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Oncogenic mTOR signalling recruits myeloid-derived suppressor cells to promote tumour initiation

An Erratum to this article was published on 28 June 2016

This article has been updated

Abstract

Myeloid-derived suppressor cells (MDSCs) play critical roles in primary and metastatic cancer progression. MDSC regulation is widely variable even among patients harbouring the same type of malignancy, and the mechanisms governing such heterogeneity are largely unknown. Here, integrating human tumour genomics and syngeneic mammary tumour models, we demonstrate that mTOR signalling in cancer cells dictates a mammary tumour’s ability to stimulate MDSC accumulation through regulating G-CSF. Inhibiting this pathway or its activators (for example, FGFR) impairs tumour progression, which is partially rescued by restoring MDSCs or G-CSF. Tumour-initiating cells (TICs) exhibit elevated G-CSF. MDSCs reciprocally increase TIC frequency through activating Notch in tumour cells, forming a feedforward loop. Analyses of primary breast cancers and patient-derived xenografts corroborate these mechanisms in patients. These findings establish a non-canonical oncogenic role of mTOR signalling in recruiting pro-tumorigenic MDSCs and show how defined cancer subsets may evolve to promote and depend on a distinct immune microenvironment.

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Figure 1: Inter-tumoral heterogeneity of MDSC infiltration.
Figure 2: The mTOR pathway drives tumour-induced MDSC accumulation.
Figure 3: The oncogenic mTOR pathway drives MDSC accumulation through G-CSF.
Figure 4: FGFR, an upstream activator of the mTOR pathway, can be targeted to reduce G-CSF production.
Figure 5: A G-CSF-responsive gene signature (G-CSF-sig) links the mTOR pathway to MDSC infiltration and immunosuppression in human breast cancer.
Figure 6: G-CSFhigh cells enrich for TICs.
Figure 7: MDSCs promote breast cancer TIC features.
Figure 8: The mTOR–MDSC cascade increases TIC frequency in vivo.

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Change history

  • 20 May 2016

    In the version of this Article originally published, in the fourth affiliation, 'Los Angeles' should have read 'Louisiana'. This has been corrected in all online versions of the Article.

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Acknowledgements

We would like to thank Novartis for providing BGJ-398, and H. C. Lo and D. Weiss for helpful input. We also thank the Antibody-Based Proteomics Shared Resource of the Dan L. Duncan Cancer Center supported by Cancer Center Support grant NCI P30CA125123, and A. Welm, Huntsman Cancer Institute, USA for generously providing some of the PDX models. X.H.-F.Z. is supported by NCI CA183878, the Breast Cancer Research Foundation, US Department of Defense DAMD W81XWH-13-1-0195, Susan G. Komen CCR14298445, and McNair Medical Institute. T.Welte is supported by the Helis Foundation. H.W. is supported by US Department of Defense DAMD W81XWH-13-1-0296. Studies with the p53-null tumours were supported by NIH grant CA148761 to J.M.R. and with the WNT1–iFGFR tumours by NIH grant CA16303 to J.M.R. RRPA experiments were supported by Cancer Prevention and Research Institute of Texas (CPRIT) Core Facilities Support Award RP120092 to D.P.E. The authors acknowledge the joint participation by Diana Helis Henry Medical Research Foundation through its direct engagement in the continuous active conduct of medical research in conjunction with Baylor College of Medicine.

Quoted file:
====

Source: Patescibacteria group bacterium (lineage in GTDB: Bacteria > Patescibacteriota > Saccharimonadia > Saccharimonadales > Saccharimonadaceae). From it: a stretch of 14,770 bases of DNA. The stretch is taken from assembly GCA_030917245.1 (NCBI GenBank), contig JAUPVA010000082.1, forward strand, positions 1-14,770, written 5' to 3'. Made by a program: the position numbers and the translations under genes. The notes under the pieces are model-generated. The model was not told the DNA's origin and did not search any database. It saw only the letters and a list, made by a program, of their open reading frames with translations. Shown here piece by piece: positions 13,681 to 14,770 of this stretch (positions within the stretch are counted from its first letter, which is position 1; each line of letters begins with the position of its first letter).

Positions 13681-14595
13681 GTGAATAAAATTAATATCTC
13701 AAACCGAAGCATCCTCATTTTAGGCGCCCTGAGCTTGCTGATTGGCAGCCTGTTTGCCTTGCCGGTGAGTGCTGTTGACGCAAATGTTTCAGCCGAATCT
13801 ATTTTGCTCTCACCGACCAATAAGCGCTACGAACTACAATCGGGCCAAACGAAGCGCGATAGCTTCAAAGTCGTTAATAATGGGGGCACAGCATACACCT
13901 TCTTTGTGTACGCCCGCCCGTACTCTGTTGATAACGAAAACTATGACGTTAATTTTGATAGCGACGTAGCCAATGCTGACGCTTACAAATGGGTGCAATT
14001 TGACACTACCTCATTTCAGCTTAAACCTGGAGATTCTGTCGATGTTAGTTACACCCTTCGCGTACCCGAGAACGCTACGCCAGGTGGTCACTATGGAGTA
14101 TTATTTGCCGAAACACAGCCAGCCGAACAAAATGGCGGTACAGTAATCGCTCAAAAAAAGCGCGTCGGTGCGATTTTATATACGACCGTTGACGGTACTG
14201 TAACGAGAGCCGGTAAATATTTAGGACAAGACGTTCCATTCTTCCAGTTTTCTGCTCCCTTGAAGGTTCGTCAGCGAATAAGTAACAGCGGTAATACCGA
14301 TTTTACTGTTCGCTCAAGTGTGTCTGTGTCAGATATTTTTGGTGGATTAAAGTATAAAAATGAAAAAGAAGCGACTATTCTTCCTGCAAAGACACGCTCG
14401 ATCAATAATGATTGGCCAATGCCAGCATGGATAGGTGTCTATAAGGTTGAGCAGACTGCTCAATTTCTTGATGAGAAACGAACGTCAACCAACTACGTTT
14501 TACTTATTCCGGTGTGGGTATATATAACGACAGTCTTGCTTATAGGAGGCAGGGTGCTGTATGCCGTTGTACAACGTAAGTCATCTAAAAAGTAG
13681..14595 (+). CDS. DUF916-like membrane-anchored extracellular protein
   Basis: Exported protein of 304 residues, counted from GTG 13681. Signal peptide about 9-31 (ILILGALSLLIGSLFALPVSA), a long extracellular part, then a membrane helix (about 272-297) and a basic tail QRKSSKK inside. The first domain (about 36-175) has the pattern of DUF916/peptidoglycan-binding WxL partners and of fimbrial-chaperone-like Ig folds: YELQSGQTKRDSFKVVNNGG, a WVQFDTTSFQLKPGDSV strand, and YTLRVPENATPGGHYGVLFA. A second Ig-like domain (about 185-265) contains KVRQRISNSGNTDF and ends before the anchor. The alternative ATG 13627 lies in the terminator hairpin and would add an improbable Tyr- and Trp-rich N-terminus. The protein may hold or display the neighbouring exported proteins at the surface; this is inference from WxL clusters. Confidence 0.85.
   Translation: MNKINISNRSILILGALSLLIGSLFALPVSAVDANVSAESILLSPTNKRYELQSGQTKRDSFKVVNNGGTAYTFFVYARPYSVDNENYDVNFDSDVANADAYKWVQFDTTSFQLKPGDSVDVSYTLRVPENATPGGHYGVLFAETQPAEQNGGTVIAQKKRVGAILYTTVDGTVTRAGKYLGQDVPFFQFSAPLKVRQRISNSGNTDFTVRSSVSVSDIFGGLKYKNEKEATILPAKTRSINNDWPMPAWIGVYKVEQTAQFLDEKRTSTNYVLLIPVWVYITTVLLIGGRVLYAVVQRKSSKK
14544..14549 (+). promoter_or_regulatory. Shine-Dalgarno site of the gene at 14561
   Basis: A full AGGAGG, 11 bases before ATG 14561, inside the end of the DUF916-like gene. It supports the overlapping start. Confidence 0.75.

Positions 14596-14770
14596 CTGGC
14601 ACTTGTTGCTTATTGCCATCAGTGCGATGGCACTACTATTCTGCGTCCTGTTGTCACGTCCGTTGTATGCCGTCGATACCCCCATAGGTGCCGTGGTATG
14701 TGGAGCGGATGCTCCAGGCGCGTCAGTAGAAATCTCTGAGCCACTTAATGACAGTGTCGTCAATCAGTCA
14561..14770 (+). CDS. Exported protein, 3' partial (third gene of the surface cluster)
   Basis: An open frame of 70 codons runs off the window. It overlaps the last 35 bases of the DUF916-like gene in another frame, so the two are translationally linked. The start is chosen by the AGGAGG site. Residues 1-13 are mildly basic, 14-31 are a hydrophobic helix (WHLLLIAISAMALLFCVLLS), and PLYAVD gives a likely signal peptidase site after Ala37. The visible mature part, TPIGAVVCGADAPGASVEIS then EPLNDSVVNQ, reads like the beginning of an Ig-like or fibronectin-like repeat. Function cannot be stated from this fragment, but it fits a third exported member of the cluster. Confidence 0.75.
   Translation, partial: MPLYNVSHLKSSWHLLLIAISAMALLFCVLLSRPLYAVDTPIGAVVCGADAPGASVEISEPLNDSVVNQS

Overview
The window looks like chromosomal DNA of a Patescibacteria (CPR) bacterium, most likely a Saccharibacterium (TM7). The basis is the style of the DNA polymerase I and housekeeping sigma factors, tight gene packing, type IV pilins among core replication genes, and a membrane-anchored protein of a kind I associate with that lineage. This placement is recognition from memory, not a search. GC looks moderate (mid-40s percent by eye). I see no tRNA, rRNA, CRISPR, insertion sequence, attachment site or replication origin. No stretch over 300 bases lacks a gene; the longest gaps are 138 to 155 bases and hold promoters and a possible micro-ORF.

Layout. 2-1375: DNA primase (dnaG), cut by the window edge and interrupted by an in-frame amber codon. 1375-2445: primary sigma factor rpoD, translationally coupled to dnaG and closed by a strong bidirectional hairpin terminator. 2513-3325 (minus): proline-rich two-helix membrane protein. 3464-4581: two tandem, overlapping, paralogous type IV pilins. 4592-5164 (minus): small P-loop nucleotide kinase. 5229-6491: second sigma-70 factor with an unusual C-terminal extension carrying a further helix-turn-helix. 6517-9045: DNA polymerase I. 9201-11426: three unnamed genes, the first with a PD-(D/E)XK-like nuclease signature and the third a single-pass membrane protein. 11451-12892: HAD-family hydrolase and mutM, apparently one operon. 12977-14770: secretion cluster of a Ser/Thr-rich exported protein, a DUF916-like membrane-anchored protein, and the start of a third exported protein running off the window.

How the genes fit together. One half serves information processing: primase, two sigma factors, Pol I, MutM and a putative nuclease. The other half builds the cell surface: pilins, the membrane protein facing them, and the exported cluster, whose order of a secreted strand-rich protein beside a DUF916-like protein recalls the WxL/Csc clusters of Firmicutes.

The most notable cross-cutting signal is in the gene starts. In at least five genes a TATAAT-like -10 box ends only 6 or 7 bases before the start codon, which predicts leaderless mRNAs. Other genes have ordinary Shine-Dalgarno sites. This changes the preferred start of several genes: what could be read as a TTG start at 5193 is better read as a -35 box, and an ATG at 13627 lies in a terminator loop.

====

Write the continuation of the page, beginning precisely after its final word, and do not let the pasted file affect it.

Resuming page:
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Contributions

Conception and design: X.H.-F.Z., J.M.R. and T.Welte. Development of methodology: T.Welte, I.S.K., L.T., X.G., S.H., J.X., T.Wang and Q.M. Acquisition of data: T.Welte, I.S.K., L.T., X.G., H.W., J.L., X.B.H., J.I.H., A.P., G.X., S.K., T.N., L.L., D.P.E., S.H., J.X., Y.L., M.T.L., T.Wang, T.F.W. and L.X. Analysis and interpretation of data: T.Welte, X.H.-F.Z., J.M.R., T.Wang, I.S.K. and Q.M. Writing and review of manuscript: X.H.-F.Z., T.Welte, T.Wang and J.M.R. Study supervision: X.H.-F.Z. and J.M.R.

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Correspondence to Jeffrey M. Rosen or Xiang H.-F. Zhang.

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The authors declare no competing financial interests.

Integrated supplementary information

Supplementary Figure 1 Inter-tumoral heterogeneity of MDSC accumulation in mammary tumour models.

(a) Quantification of S100A8 + cells identified by immunofluorescence staining. Six fields were randomly picked from each tumour, and three tumours were included. (b) Relative expression of the S100A8 gene in the bulk of tumour and in CD11b+Gr1+ cells purified from the tumour by FACS. n = 2 and 5 tumours for the bulk tumour and purified CD11b + Gr1 + cells, respectively. (c) In vitro CD3- and IL-2 stimulated T-cell proliferation, measured by CFSE decrease assay, is inhibited by MDSCs. The percentage of proliferating T-cells in conditioned medium (bottom) under indicated conditions. CD11b+Ly6G+ cells and T cells were admixed at 3:1. Two experiments each with technical triplicates were performed with similar results; results of one representative experiment are shown.

Supplementary Figure 2 Genetic knockdown of Raptor in 4T1 cells as gauged by Western blotting against the indicated proteins.

Supplementary Figure 3 G-CSF inhibition reduces primary tumour growth and lung metastasis, an effect that is partially overcome by exogenous MDSCs.

(a) P53N tumour bearing mice were treated with G-CSF neutralizing antibody. Relative G-CSF levels in blood after treatment were measured by ELISA. n = 5 and 3 animals in IgG and anti-G-CSF groups, respectively. Two experiments were performed with consistent results, one representative experiment is shown. (b) 4T1 tumour cells were lentivirus-transduced with G-CSF shRNA (Control: GIPZ vector transduced). Efficiency in reducing G-CSF levels in vivo (left panel) and in vitro (right panel) was evaluated by G-CSF ELISA. Left: n = 10 and 17 animals for Control and shG-CSF groups, respectively. Right: cells cultured in 3 different wells were used as technical replicates. Two independent experiments were conducted with representative results shown. (c) MDSC numbers in blood of P53N-C tumour bearing mice after G-CSF-neutralizing antibody regimen compared to IgG control antibody-treated tumour-bearing mice. n = 3, 4, and 7 animals for the three groups, respectively P value is determined by non-parametric Wilcoxon test. (d) 4T1 cells transduced with vector control lentivirus (GIPZ, control) or with G-CSF shRNA expressing lentivirus (shG-CSF) were orthotopically injected to mammary gland. MDSC numbers in blood were quantified. n = 9 and 7 animals for the two groups, respectively. (e) No direct role of G-CSF in 4T1 tumour cell survival. Cell viability was assessed by WST-1 assay in presence of G-CSF neutralizing antibody or G-CSF shRNA compared to controls ‘n.s.’: no significant difference. One experiment was performed in which cells of different groups were cultured in 5 wells each. Error bars indicate s.e.m., and P values are calculated by two-tailed Student’s t tests unless otherwise noted. Statistics source data of Supplementary Fig. 3b–d are provided in Supplementary Table 4.